The advantageous maximum concentration of hydrogen peroxide can be attained in different ways. Thus a concentrated, for example 30%, aqueous solution of H.sub.2 O.sub.2 can be added to the trithiophosphite, which is optionally cooled and diluted with an inert solvent, so slowly that the temperature does not exceed 0 20
However, it is particularly advantageous to add to the trithiophosphite, which is optionally diluted with an inert solvent, sufficient water that the amount of H.sub.2 O.sub.2 necessary for the oxidation can be added in a more highly concentrated form so rapidly that the preferred maximum concentration is not exceeded. By this means it is also possible to carry out the process continuously.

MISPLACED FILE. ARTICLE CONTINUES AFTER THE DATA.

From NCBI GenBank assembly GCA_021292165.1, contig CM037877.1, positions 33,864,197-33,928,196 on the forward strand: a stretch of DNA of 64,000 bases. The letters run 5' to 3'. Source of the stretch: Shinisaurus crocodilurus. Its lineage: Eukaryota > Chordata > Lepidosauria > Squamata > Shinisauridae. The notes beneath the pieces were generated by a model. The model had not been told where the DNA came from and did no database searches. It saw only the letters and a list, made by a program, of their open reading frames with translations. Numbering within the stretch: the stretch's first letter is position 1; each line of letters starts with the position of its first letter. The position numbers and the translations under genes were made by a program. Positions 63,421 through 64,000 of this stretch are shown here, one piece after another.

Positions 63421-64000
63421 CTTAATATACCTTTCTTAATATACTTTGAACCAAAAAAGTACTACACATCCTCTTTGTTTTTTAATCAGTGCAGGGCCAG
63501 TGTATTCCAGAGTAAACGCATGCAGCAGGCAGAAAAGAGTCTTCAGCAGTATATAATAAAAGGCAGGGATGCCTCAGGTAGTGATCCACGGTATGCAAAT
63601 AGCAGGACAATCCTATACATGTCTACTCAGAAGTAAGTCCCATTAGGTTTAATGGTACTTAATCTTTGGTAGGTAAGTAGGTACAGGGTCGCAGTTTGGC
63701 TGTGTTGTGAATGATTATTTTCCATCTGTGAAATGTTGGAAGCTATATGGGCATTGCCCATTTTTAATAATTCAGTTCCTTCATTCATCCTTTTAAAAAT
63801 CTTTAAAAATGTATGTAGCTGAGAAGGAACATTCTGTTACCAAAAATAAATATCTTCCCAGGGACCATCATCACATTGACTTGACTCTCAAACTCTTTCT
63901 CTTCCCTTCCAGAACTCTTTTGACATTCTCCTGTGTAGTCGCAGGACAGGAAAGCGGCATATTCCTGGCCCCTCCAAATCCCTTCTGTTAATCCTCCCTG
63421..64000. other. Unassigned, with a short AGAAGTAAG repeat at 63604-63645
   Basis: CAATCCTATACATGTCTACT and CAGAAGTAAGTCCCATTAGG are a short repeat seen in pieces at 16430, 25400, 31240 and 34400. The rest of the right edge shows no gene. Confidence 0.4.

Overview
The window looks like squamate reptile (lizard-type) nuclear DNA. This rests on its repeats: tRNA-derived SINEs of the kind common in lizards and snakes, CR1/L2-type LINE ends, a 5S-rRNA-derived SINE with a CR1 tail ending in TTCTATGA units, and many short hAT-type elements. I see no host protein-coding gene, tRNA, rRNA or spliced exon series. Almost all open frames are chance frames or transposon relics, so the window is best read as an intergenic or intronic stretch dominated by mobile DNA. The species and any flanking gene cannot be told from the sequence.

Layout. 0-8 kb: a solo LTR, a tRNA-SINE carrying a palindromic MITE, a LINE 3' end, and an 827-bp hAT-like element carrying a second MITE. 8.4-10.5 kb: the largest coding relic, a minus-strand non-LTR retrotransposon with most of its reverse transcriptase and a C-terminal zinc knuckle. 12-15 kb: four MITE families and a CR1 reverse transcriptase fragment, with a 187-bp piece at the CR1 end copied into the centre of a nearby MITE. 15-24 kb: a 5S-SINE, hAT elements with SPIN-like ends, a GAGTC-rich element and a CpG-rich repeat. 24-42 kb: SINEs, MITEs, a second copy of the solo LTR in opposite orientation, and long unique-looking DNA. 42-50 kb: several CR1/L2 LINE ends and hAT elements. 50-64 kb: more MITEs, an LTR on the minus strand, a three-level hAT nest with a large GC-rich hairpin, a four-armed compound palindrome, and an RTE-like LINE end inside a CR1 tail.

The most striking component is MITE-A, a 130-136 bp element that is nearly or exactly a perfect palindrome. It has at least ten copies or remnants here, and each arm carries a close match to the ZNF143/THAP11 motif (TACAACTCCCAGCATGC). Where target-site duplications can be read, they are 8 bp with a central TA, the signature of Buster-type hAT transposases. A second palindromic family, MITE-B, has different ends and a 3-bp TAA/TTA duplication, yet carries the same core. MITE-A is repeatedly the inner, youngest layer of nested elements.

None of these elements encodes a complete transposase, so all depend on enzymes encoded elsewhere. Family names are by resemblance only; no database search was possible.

The isolation of the desired trithiophosphate is effected in the conventional manner by separating the aqueous phase, washing the organic phase neutral, drying and optionally removing the solvent. A vacuum treatment at elevated temperature can additionally follow.
This reaction proceeds surprisingly in virtually quantitative yield under the mild conditions. It was not possible to detect either by-products or starting material by .sup.31 P-NMR spectroscopy.